On Monday, August 21, 2017,  the Moon will pass directly between the Earth and the Sun.  This solar eclipse will be visible from the continental United States; the last total solar eclipse visible from this part of the world happened over forty years ago.  Such a rare and spectacular event deserves some effort to go and see.  It takes some time to prepare to view a solar eclipse safely. To read more about the solar eclipse, take a look here.



NASA Adventures in Rocket Science Educator Guide

The "Adventures in Rocket Science Educator Guide" is available for download from the NASA website.


Education specialists from the Marshall Space Flight Center created this curriculum with members of the NAR. The material was tested in a workshop pairing NAR members in the MSFC area with informal educators from science centers, 4-H clubs, Girl Scout troops and after-school programs to introduce the groups to how to use the guidebook with students in informal settings. The Guide has activities for grades K-12 and serves as a program to progressively prepare students for participating in TARC.


Estes has an internationally recognized  curriculum for educators at  Additionally, they offer a newsletter  




Apogee Components has an extensive educator's page and a remarkable newsletter archive  If you want to subscribe to their newsletter just look at the right hand column of the Educator's page and you will see the sign-up section.

Small NAR LogoNAR Offers Teachers and Youth Group Leaders Resources

Are you starting your rocketry program and aren't sure what rockets are right for your kids?  Contact your local NAR Section to help with your program.  Having worked with teachers, Section members can provide valuable advice about planning the time you have scheduled and purchasing rocket products tailored to your needs and launch site.  For instance, did you know it takes a typical 8th grade class about two days to build a rocket with balsa fins?  As you might expect, the age of your students and the size of your class are also factors in determining the right type of kit and the amount of time to complete it.  Indeed, based on the size of your launch site, a streamer recovery rocket (as opposed to a parachute recovery) might be a better option for your students as the chances for a successful return (and a chance for additional flights) would be greater.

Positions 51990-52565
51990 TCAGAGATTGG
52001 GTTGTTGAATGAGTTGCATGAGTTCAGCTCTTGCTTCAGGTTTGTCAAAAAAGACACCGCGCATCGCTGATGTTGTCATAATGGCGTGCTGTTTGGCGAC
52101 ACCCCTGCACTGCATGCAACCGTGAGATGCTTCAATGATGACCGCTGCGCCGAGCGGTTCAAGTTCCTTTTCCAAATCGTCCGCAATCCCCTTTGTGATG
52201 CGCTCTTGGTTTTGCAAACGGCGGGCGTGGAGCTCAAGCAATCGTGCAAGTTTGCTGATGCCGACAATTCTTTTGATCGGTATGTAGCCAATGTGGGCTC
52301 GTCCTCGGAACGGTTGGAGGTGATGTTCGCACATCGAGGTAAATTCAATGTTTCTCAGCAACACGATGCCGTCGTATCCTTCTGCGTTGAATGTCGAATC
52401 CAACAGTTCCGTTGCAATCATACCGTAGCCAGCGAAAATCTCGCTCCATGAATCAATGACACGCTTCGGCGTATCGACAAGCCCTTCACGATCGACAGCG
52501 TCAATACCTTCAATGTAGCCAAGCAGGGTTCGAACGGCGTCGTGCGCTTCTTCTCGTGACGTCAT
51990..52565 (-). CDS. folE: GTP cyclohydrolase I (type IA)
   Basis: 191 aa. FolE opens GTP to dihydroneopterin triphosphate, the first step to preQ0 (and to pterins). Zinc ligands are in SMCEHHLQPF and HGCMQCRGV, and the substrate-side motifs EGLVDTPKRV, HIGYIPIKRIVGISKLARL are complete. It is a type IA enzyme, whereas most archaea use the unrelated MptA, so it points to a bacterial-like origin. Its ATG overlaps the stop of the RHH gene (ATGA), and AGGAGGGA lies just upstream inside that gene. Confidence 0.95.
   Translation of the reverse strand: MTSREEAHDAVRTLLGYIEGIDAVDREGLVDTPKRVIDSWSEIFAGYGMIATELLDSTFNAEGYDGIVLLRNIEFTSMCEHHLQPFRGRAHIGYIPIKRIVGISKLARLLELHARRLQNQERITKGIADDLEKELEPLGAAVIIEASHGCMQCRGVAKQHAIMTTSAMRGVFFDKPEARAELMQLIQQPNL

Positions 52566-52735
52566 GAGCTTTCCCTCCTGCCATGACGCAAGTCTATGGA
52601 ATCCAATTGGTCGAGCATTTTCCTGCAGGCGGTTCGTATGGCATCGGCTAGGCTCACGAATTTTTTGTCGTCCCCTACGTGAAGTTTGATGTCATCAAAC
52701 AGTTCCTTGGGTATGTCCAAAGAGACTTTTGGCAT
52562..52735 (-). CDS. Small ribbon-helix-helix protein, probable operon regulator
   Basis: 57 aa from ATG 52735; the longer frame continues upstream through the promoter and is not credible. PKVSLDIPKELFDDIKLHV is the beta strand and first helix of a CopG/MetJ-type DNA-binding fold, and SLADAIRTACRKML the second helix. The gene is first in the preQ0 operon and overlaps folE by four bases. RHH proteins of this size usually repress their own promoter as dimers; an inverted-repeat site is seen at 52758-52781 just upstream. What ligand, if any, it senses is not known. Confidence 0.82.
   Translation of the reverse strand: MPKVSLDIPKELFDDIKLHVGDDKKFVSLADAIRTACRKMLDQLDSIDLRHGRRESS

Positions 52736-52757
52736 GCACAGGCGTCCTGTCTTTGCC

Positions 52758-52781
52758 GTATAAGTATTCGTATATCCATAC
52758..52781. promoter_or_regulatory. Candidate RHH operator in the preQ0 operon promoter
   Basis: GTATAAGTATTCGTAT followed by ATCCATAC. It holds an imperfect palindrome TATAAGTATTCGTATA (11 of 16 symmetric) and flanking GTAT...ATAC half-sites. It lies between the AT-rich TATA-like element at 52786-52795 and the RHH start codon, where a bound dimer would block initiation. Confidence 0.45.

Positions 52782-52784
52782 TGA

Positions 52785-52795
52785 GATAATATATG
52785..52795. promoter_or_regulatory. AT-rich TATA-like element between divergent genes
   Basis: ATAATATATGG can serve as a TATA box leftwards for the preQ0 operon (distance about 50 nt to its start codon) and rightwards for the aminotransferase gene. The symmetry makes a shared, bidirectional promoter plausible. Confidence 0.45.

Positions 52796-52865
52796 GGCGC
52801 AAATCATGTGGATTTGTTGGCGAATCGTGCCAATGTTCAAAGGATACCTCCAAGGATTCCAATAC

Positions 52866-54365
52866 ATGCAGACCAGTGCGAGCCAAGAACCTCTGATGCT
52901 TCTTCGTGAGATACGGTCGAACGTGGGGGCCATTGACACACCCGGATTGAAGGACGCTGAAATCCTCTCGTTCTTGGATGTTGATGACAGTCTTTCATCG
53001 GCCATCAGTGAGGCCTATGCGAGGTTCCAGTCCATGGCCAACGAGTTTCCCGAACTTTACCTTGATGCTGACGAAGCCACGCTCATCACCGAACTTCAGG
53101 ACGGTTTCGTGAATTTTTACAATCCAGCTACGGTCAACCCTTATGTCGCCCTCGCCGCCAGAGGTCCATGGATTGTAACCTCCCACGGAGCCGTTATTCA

In addition, The NAR offers Free Resource downloads produced by members who have helped teachers and youth group leaders like yourself all over the United States. 


Would you like to have a rocketry program at your school or know more about how to use rockets to teach math and science? Please take advantage of our field experience in educational rocketry by completing our survey. That signs you up for both our Email Educator Newsletter, and our free Rocketry Resource Portal You and your students will be "go for launch." 

Space History
August 12, 1960:  NASA launched its first communications satellite, Echo 1.  Echo 1 rode to space on a Thor-Delta rocket from Vandenberg Air Force base, California.  The satellite transmitted a signal from President Dwight D. Eisenhower across the nation, demonstrating the feasibility of global communications via satellites.  Echo 1 was the largest and most visible satellite for it's time; however, it was quickly superseded by active-repeater communication satellites such as Telstar.
August 21-29, 1965:  NASA launched Gemini V on a Titan II rocket. Several records were set during this eight day orbital flight: the longest manned flight; largest amount of time in space; and a new altitude record fort an American spacecraft.  Astronaut Gordon Cooper was the first man to make a second orbital flight and, consequently, accumulated a record amount of spaceflight for one individual.

August 27, 1985: NASA launched space shuttle Discovery (STS-51I) from NASA's Kennedy Space Center, Fla. The shuttle deployed three communications satellites and retrieved, repaired and re-launched the TELSAT-1 Communications Satellite, Syncom IV-3. 

August 9, 2000: The European Space Agency launched the second pair of Cluster II mission satellites, named Rumba and Tango, aboard a Soyuz-Fregat rocket from Russia's Baikonur Cosmodrome. The Cluster mission used simultaneous measurements from four satellites to provide detailed analysis of the effects of solar wind on Earth's magnetic field. The mission is still in effect today and has resulted in around 1000 scientific publications in peer-reviewed journals. 

August 12, 2005: NASA launched the Mars Reconnaissance Orbiter (MRO) from NASA's Kennedy Space Center, Fla. aboard the first Atlas V rocket used for an interplanetary mission. The ongoing mission was to map the physical features of Mars, including its atmosphere and its subterranean layering.

August 5, 2010: Neil A. Armstrong turns 80 this year. Born in Wapakoneta, Ohio in 1930, Armstrong was the first person to walk on the moon. He is credited with the famous quote: "That's one small step for a man, one giant leap for mankind." 

August 22, 2010: Science fiction writer Ray Bradbury was born 100 years ago on this day in Waukegan, Ill. He wrote "The Martian Chronicles" published in 1949. Among his poems is one inspired by a trip to NASA's Kennedy Space Center, Fla. where he compared his tour of the Saturn hanger to "walking around inside Shakespeare's head."